(blue)
532 nm (green)
Disc diameter
120 mm
120 mm
120 mm
Hard coating
no
yes
yes
Data transfer rate (raw
data)
11.08 mbps
36 mbps
1 gbps
Data transfer rate
(audio/video)
10.08 mbps
54 mbps
1 gbps
Table 8.1
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9. MORE DEVELOPMENT ISSUES
Despite the highly attractive nature of 3D optical data storage, the development of
commercial products has taken a significant length of time. This is the result of the
limited financial backing that 3D optical storage ventures have received, as well as
technical issues including:
¢ Destructive reading. Since both the reading and the writing of data are
carried out with laser beams, there is a potential for the reading process to cause a
small amount of writing. In this case, the repeated reading of data may eventually
serve to erase it (this also happens in phase change materials used in some DVDs).
This issue has been addressed by many approaches, such as the use of different
absorption bands for each process (reading and writing), or the use of a reading
method that does not involve the absorption of energy.
¢ Thermodynamic stability. Many chemical reactions that appear not to take
place in fact happen very slowly. In addition, many reactions that appear to have
happened can slowly reverse themselves. Since most 3D media are based on
chemical reactions, there is therefore a risk that either the unwritten points will
slowly become written or that the written points will slowly revert to being
unwritten. This issue is particularly serious for the spiropyrans, but extensive
research was conducted to find more stable chromophores for 3D memories.
¢ Media sensitivity. As we have noted, 2-photon absorption is a weak
phenomenon, and therefore high power lasers are usually required to produce it.
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10. CONCLUSION
The Information Age has led to an explosion of information available to users. While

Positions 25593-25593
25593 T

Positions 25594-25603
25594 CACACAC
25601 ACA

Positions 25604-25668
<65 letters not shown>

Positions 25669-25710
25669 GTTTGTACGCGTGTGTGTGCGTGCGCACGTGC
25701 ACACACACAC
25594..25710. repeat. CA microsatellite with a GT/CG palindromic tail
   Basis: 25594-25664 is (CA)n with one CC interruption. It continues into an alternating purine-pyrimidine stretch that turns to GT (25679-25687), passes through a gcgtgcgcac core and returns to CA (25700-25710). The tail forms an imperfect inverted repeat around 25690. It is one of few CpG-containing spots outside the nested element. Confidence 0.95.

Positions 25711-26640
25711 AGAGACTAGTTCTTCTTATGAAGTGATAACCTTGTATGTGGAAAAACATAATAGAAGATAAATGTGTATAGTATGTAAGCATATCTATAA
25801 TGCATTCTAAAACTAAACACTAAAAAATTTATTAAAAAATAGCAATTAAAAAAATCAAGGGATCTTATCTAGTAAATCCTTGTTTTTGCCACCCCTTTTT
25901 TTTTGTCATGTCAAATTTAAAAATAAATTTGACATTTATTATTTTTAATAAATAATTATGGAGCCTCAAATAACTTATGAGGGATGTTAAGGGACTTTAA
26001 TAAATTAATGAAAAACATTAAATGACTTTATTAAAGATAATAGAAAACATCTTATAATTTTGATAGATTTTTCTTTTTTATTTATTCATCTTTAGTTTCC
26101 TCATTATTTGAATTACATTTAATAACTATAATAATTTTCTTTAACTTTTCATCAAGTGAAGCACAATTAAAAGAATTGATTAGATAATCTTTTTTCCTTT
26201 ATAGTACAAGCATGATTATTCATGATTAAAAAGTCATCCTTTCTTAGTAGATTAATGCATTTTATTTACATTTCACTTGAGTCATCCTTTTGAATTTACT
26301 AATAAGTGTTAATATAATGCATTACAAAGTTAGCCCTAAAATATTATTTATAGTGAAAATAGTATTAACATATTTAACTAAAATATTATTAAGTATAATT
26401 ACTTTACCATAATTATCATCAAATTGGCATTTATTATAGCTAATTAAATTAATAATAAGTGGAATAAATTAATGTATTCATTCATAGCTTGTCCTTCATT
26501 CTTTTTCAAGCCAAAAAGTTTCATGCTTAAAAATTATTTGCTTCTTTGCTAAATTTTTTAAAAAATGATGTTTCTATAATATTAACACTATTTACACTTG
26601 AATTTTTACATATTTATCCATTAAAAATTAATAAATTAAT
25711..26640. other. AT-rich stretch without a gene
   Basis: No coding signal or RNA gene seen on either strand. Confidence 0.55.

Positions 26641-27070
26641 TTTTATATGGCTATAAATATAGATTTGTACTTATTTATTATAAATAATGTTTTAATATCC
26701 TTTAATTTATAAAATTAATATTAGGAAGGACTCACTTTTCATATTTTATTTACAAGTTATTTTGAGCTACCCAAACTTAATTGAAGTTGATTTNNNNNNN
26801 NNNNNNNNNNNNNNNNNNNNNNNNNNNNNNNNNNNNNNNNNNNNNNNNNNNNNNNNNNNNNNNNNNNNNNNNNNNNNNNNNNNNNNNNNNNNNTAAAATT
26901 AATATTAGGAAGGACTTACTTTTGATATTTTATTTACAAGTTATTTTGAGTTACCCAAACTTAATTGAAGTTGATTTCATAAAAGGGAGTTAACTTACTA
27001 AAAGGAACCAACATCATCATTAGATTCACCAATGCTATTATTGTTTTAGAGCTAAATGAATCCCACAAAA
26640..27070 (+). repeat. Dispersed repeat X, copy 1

current storage needs are being met, storage technologies must continue to improve in
order to keep pace with the rapidly increasing demand. However, conventional data
storage technologies, where individual bits are stored as distinct magnetic or optical
changes on the surface of a recording medium, are approaching physical limits. Storing
information throughout the volume of a medium”not just on its surface”offers an
intriguing high-capacity alternative. Holographic data storage is a volumetric approach
which, although conceived decades ago, has made recent progress toward practicality
with the appearance of lower-cost enabling technologies, significant results from
longstanding research efforts, and progress in holographic recording materials.
HVD gives a practical way to exploit the holography technologies to store data upto 3.9
terabytes on a single disc. It can transfer data at the rate of 1 Gigabit per second. The
technology permits over 10 kilobits of data tobe written and read in parallel with a
single flash. So an HVD would be a successor to today's Blu-ray and HD-DVD
technologies.
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REFERENCES
http:// ibm.com - IBM Research Press Resources Holographic Storage
http:// howstuffworks.com
http:// hvd-forum.org
http:// optware.co.jp/english/what_040823 .htm
http://newsgroups.derkeilerpdf/Archive/A...o.dvd/2005-
09Ansg00487.pdf
http://pdf-search-enginecollinear-holography-pdf.html
Reply
#2
and more links http://en.wikipediawiki/Holographic_Versatile_Disc
http://media-techfileadmin/templates/resources/sc06/mtc06_keynote_day2_kaneko.pdf
http://electronics.howstuffworkshvd.htm
Reply
#3
plz........can u send me hvd seminar report along with pictures to my mail....

my email id is nagarani30[at]gmail.com

hope ill receive dis seminar report by tomorow becoz ihave to submit it by tuesday..............
Reply
#4
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enjoy this full seminar reports of HOLOGRAPHIC VERSATILE DISC
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#5
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ABSTRACT